Google Chromecast Ultra – Stream up to 4K Ultra HD
Along with the new improved devices which Google recently presented is the heavily upgraded Google Chromecast Ultra. It lives up to its name, and has become more than just a streaming video player. It hints at the current state of streaming video technology, and the options available for users.
Google as a company has been diversifying since the day it realized it was successful. Usually, news from Google is about something totally new, this time, it released notice of a slew of devices, old and new, with the intent of becoming an al-encompassing presence. The whole intent of this is to create an ecosystem which is available to an individual in every way possible. It is practically like an internet-of-things (IoT) without small internet-connected things talking to one another.
Google Chromecast Ultra is not just an upgraded streaming video player, it is also a video player in its own right. This is a big improvement over the original Chromecast,which has been recently updated and is now called Chromecast 2. The Chromecast Ultra has a very competitive pricing and should be considered by anyone who wants a streaming video player, as well as a media player.
Small and sleek, it looks precisely like the old Chromecast, except for the small uppercase ‘G’ logo. What is inside is a lot more power than the olde Chromecast, about 1.8 times faster processing power. This amount of processing is required for what the video player can do.
First off, it can still stream video. However, it can now stream 4k videos. The video runs through an HDMI cable from the device to the 4k UHD TV. That is more than 4 times the number of pixel compared to the 1080p HD video standard. If you already have UHD, Chromecast Ultra will take advantage of this capability. Otherwise, it will render at a minimum 1080p.
Another improvement is high dynamic range (HDR). If the TV is capable of HDR, this capability will be used in rendering the video.
Google Chromecast Ultra can be used to play streaming video from Netflix and other content providers. It can also play video files from your collection. This is done through an interface where you can choose the player you want, like RealPlayer Cloud. This gives users the flexibility to run video from different sources.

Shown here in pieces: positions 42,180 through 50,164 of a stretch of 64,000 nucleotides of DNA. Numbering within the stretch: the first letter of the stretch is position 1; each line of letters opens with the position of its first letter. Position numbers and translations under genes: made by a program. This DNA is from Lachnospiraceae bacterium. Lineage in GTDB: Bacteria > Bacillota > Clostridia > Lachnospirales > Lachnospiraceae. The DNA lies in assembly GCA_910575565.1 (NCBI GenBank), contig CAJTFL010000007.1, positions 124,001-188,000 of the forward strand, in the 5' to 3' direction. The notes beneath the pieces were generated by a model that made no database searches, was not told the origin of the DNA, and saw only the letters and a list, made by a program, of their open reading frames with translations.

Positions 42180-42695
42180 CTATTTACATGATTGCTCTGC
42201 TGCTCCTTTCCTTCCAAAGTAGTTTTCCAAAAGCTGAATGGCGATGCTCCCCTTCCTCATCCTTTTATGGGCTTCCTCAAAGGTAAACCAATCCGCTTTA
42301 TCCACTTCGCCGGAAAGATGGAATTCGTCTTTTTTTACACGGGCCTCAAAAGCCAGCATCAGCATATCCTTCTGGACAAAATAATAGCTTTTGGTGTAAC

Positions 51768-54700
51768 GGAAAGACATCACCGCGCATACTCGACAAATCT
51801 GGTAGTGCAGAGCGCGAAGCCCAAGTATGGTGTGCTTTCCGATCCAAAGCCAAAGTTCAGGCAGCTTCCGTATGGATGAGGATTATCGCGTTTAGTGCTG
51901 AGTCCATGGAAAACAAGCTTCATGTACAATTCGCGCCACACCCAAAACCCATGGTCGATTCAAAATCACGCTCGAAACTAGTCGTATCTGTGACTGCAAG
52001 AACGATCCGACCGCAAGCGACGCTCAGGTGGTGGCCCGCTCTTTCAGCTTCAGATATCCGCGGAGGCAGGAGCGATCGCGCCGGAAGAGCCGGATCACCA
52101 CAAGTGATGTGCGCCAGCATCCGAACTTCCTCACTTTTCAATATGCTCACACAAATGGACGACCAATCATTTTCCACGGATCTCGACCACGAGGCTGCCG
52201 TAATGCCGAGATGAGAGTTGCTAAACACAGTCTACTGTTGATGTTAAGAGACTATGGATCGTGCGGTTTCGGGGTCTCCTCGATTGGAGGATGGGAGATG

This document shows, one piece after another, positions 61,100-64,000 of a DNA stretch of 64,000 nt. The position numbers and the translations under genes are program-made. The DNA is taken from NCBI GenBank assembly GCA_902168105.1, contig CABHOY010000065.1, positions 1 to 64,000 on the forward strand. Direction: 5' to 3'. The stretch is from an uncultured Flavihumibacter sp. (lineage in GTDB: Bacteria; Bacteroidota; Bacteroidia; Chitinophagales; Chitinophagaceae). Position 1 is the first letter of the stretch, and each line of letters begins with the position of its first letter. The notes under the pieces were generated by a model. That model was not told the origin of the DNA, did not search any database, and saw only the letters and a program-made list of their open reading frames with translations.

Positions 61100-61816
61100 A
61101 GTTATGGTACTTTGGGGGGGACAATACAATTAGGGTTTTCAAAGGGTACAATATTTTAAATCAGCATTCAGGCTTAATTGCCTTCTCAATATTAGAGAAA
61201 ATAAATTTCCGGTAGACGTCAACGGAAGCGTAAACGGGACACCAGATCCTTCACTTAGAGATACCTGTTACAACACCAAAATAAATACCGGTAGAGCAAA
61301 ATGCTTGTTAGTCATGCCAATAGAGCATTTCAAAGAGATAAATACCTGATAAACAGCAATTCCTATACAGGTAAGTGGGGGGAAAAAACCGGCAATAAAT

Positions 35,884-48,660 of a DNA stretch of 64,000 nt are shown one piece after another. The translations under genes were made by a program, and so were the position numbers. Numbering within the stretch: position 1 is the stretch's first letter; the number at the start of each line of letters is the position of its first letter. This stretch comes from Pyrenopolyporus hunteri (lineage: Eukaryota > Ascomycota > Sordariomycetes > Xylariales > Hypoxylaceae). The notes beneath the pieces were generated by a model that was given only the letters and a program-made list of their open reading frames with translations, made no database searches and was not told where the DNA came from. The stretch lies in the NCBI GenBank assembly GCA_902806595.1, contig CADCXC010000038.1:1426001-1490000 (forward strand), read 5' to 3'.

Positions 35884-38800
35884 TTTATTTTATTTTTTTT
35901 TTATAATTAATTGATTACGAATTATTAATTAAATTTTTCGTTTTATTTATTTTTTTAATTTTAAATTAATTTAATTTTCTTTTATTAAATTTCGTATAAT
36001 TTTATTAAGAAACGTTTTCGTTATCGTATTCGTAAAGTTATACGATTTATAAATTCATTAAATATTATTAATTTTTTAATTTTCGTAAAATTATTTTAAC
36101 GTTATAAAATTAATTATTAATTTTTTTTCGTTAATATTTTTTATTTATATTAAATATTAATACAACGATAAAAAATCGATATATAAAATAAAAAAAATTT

• Relatively faster streaming.
• Low price
• LAN port provides a better connection option
• Newly introduced, minimal selection of apps
• No remote control included
Google Chromecast Ultra Specification
HDR is a technology that acknowledges that video has always been limited by the number of pixels carrying the information to the screen. In most instances, users would not miss standard video, and neither would they really understand high dynamic range. Few people would appreciate what HDR can bring to the screen.
The eye sees the world in high dynamic range, complete shades of gray from black to white, and from red, green and blue. However, when rendering this information onto the computer there is a loss of the depth of color. This is true for still images, as well as for video images. In still images, there is a technique which draws out the most information from highlights, shadows and mid-range. These are overlayed one on top of the other and merged, to create a single image which has the most range of colors. With video this is done in the video processor, during rendering to the screen. The only requirement is that the screen should support HDR video. To make that happen, there is a standard for HDR which TV manufacturers follow, and the HDTV models are certified accordingly.
Without increasing the size of the player, Google was able to bring HDR to its Chromecast Ultra. The new processor is also more powerful by a factor of 1.8, and this allows the player to be able to support both 4K video and HDR at the same time. This means a larger picture, with better color rendition, of darker shadows, lighter highlights, and better looking mid-tones. Overall HDR produced better colors.
Chromecast Ultra has that capability. However, if you do not have compatible hardware, you would not be able to use those features. In the same way, if you don’t have 4K video material, you would only have 1080p video blown up to 4K size, and rendered a little more softly. The crisp contrast and sharp details found in 4K video will not be there to see
Another caveat is that if the TV is not 4K nor HDR compatible, these features will also not be shown. Unlike HDR stills which are not dependent on the screen, HDR video requires a TV which is capable of carrying out the instructions to render in HDR.
The ability to play recorded media allows this device to have more flexibility. The main complaint against streaming video players is the available bandwidth. If the internet connection does not cooperate, or if the bandwidth slows down, you would have lagging video. If you have a slow connection, it will also lag. Chromecast Ultra accesses the internet via wifi. However, if it seems that the connection is too slow, the user has the option to connect the Ultra to the internet via a LAN cable. This is secure and faster than wireless data transmission. Due to the nature of data transmission, it may still encounter the encounter video lag.
Google Chromecast Ultra is pointing us in a direction which almost everyone has seen. It is wireless, but it has a LAN port, just in case. The use of a newer processor makes this faster than the Chromecast 2. The additional power will come in handy when watching 4k video. The HDR capability is like a feature which is waiting for the rest of the world to catch up.
What is really great about this product is its affordability. It is costs as much as the Chromecast did when it was first introduced.
It is a shame that its best features are not available for everyone. However, this product will find a following in the form of video and film aficionados who appreciate better colors, and a large screen resolution.